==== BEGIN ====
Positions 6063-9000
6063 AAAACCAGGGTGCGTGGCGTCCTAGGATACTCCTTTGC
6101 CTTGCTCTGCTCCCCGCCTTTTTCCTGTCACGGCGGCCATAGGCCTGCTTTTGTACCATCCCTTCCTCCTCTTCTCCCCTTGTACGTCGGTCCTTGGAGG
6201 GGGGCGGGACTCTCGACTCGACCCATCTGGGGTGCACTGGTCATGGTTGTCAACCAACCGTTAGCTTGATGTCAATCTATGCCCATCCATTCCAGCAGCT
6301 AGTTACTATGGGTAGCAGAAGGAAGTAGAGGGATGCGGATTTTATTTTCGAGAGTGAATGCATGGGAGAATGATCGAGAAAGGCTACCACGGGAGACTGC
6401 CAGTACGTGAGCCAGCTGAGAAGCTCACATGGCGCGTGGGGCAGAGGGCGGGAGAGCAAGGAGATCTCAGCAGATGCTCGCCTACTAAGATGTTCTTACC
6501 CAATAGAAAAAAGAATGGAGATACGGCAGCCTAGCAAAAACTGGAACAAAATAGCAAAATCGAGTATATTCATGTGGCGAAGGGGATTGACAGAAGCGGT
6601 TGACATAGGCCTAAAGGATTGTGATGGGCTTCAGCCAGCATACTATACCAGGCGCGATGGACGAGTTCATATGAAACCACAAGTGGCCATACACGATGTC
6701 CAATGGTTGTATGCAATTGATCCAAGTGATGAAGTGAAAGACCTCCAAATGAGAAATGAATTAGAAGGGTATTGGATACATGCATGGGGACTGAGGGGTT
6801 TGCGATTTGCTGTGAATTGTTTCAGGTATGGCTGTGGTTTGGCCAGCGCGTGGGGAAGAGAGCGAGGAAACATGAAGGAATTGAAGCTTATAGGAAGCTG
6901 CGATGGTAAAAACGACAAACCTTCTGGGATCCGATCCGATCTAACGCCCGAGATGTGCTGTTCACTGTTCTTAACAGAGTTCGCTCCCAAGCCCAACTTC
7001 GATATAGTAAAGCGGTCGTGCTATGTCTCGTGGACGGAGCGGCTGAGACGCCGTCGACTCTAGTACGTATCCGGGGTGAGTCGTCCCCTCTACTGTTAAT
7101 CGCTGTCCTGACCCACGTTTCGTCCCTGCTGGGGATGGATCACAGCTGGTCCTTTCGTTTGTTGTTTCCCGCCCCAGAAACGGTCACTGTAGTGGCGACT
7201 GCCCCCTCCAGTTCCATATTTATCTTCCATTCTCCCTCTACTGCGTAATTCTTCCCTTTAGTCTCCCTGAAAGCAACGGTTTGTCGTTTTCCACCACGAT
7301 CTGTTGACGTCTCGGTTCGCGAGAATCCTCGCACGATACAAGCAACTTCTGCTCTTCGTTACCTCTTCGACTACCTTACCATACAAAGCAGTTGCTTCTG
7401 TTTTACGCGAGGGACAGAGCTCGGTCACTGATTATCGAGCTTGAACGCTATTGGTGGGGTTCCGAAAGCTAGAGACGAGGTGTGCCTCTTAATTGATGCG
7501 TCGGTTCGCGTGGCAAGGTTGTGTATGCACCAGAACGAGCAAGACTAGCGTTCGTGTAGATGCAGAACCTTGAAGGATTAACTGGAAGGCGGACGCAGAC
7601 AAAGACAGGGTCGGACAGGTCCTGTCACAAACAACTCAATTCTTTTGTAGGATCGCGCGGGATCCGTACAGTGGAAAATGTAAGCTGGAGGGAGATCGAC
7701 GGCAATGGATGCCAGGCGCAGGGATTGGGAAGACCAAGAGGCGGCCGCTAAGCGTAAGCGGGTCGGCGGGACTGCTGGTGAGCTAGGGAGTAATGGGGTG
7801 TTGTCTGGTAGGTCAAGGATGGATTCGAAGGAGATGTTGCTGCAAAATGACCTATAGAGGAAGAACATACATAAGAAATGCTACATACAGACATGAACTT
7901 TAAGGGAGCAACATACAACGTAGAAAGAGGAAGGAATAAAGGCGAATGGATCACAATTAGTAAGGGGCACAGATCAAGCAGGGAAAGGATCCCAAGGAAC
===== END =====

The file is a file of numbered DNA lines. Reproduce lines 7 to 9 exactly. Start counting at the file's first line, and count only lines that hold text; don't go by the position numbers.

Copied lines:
6501 CAATAGAAAAAAGAATGGAGATACGGCAGCCTAGCAAAAACTGGAACAAAATAGCAAAATCGAGTATATTCATGTGGCGAAGGGGATTGACAGAAGCGGT
6601 TGACATAGGCCTAAAGGATTGTGATGGGCTTCAGCCAGCATACTATACCAGGCGCGATGGACGAGTTCATATGAAACCACAAGTGGCCATACACGATGTC
6701 CAATGGTTGTATGCAATTGATCCAAGTGATGAAGTGAAAGACCTCCAAATGAGAAATGAATTAGAAGGGTATTGGATACATGCATGGGGACTGAGGGGTT